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An Empirical Model of Growth Through Product Innovation

  • Rasmus Lentz
  • Dale T. Mortensen

Productivity differences across firms are large and persistent, but the evidence for worker reallocation as an important source of aggregate productivity growth is mixed. The purpose of this paper is to estimate the structure of an equilibrium model of growth through innovation designed to identify and quantify the role of resource reallocation in the growth process. The model is a version of the Schumpeterian theory of firm evolution and growth developed by Klette and Kortum (2004) extended to allow for firm heterogeneity. The data set is a panel of Danish firms that includes information on value added, employment, and wages. The model's fit is good. The estimated model implies that more productive firms in each cohort grow faster and consequently crowd out less productive firms in steady state. This selection effect accounts for 53% of aggregate growth in the estimated version of the model. Copyright 2008 The Econometric Society.

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Article provided by Econometric Society in its journal Econometrica.

Volume (Year): 76 (2008)
Issue (Month): 6 (November)
Pages: 1317-1373

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Handle: RePEc:ecm:emetrp:v:76:y:2008:i:6:p:1317-1373
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  1. Martin Neil Baily & Eric J. Bartelsman & John Haltiwanger, 1994. "Downsizing and Productivity Growth: Myth or Reality?," NBER Working Papers 4741, National Bureau of Economic Research, Inc.
  2. Joel L. Horowitz, 1996. "Bootstrap Methods For Covariance Structures," Econometrics 9610003, EconWPA.
  3. Klette, Tor Jakob & Griliches, Zvi, 1996. "The Inconsistency of Common Scale Estimators When Output Prices Are Unobserved and Endogenous," Journal of Applied Econometrics, John Wiley & Sons, Ltd., vol. 11(4), pages 343-61, July-Aug..
  4. Javier Alvarez & Martin Browning & Mette Ejrnæs, 2002. "Modelling income processes with lots of heterogeneity," 10th International Conference on Panel Data, Berlin, July 5-6, 2002 D2-3, International Conferences on Panel Data.
  5. Joseph G. Altonji & Lewis M. Segal, 1994. "Small sample bias in GMM estimation of covariance structures," Working Paper Series, Macroeconomic Issues 94-8, Federal Reserve Bank of Chicago.
  6. Mark Doms & Eric J. Bartelsman, 2000. "Understanding Productivity: Lessons from Longitudinal Microdata," Journal of Economic Literature, American Economic Association, vol. 38(3), pages 569-594, September.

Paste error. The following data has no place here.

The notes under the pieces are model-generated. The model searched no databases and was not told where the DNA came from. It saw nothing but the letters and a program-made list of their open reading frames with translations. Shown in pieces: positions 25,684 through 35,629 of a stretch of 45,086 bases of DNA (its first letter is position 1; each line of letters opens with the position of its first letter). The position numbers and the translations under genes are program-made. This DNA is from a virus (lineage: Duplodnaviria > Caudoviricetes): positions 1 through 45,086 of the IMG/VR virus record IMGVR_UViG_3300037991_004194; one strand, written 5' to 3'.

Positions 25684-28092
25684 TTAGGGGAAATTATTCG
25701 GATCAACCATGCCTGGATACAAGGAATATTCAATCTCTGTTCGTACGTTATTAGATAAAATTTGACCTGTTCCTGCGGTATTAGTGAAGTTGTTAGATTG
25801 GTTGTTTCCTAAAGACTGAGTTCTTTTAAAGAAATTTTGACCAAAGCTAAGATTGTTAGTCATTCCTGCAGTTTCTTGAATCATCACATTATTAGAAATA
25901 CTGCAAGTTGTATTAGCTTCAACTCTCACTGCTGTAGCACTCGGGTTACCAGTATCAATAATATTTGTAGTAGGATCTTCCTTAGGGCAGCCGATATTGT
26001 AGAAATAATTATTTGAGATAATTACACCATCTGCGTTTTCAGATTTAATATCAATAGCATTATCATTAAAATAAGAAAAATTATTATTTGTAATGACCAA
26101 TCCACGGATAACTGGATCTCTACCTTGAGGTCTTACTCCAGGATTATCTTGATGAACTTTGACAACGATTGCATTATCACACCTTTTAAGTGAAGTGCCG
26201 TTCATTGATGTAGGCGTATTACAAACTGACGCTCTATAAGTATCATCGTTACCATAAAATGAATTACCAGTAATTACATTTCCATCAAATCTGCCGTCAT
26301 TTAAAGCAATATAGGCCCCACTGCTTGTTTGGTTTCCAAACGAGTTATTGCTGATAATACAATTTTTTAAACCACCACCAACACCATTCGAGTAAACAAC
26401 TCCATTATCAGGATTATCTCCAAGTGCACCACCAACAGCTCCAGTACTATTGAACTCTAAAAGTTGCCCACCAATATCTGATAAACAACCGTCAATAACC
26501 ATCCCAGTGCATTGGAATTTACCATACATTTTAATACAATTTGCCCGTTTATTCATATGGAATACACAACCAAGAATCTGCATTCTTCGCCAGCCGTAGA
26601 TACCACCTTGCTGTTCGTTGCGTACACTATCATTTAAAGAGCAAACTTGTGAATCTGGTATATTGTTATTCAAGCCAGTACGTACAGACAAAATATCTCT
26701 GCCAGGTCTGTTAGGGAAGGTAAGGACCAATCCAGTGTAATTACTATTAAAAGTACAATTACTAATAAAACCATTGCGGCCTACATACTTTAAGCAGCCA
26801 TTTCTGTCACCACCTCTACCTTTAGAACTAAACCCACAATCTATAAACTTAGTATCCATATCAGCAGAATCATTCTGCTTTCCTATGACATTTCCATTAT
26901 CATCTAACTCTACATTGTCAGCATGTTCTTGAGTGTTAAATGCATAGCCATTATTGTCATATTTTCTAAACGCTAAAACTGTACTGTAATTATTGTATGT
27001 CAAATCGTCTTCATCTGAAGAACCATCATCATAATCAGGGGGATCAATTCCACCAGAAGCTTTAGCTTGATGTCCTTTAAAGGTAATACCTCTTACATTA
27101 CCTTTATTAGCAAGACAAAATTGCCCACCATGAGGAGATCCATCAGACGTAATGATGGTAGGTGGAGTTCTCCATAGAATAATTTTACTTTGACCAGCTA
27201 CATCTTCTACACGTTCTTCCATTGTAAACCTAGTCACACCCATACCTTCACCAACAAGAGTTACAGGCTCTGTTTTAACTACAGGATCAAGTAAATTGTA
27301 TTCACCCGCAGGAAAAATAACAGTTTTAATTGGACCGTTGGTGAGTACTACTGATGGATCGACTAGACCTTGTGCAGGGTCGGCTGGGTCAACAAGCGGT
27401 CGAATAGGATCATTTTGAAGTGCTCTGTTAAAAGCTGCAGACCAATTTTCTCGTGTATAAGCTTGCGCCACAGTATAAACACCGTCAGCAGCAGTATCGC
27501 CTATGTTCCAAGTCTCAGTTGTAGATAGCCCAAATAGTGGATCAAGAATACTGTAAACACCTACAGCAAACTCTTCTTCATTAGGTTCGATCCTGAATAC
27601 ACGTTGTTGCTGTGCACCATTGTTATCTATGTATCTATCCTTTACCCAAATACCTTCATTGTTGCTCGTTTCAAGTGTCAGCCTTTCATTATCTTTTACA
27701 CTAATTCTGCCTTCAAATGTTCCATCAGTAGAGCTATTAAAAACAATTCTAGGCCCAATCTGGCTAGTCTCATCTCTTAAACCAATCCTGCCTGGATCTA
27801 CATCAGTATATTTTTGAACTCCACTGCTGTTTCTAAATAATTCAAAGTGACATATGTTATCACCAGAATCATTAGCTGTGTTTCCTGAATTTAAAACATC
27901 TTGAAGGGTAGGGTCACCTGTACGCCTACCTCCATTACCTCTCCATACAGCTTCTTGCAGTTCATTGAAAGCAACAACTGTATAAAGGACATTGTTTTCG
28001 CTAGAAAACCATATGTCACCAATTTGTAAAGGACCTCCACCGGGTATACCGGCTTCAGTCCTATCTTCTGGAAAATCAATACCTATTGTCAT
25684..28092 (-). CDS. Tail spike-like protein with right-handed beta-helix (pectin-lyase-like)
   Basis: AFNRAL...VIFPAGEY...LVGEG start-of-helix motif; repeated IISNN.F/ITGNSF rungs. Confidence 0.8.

7. Anders Frederiksen & Niels Westergaard-Nielsen, 2002. "Where did they go?," 10th International Conference on Panel Data, Berlin, July 5-6, 2002 D3-2, International Conferences on Panel Data.
  8. Tor Jakob Klette & Samuel Kortum, 2002. "Innovating Firms and Aggregate Innovation," NBER Working Papers 8819, National Bureau of Economic Research, Inc.
  9. John Haltiwanger & C J Krizan & Lucia Foster, 1998. "Aggregate Productivity Growth: Lessons From Microeconomic Evidence," Working Papers 98-12, Center for Economic Studies, U.S. Census Bureau.
  10. Gourieroux, C & Monfort, A & Renault, E, 1993. "Indirect Inference," Journal of Applied Econometrics, John Wiley & Sons, Ltd., vol. 8(S), pages S85-118, Suppl. De.
  11. Bruce C. Fallick & Charles A. Fleischman, 2001. "The importance of employer-to-employer flows in the U.S. labor market," Finance and Economics Discussion Series 2001-18, Board of Governors of the Federal Reserve System (U.S.).
  12. Mark L.J. Wright & Esteban Rossi-Hansberg, 2004. "Firm Size Dynamics in the Aggregate Economy," 2004 Meeting Papers 878, Society for Economic Dynamics.
  13. Rasmus Lentz & Dale T. Mortensen, 2005. "Productivity Growth And Worker Reallocation," International Economic Review, Department of Economics, University of Pennsylvania and Osaka University Institute of Social and Economic Research Association, vol. 46(3), pages 731-749, 08.
  14. Bent Jesper Christensen & Rasmus Lentz & Dale T. Mortensen & George R. Neumann & Axel Werwatz, 2003. "On the Job Search and the Wage Distribution," CAM Working Papers 2004-09, University of Copenhagen. Department of Economics. Centre for Applied Microeconometrics.
  15. Joel L. Horowitz, 1998. "Bootstrap Methods for Covariance Structures," Journal of Human Resources, University of Wisconsin Press, vol. 33(1), pages 39-61.
  16. Dale T. Mortensen & Rasmus Lentz, 2004. "Productivity Differences and Firm Size," 2004 Meeting Papers 60, Society for Economic Dynamics.
  17. Steven J. Davis & John C. Haltiwanger & Scott Schuh, 1998. "Job Creation and Destruction," MIT Press Books, The MIT Press, edition 1, volume 1, number 0262540932, June.
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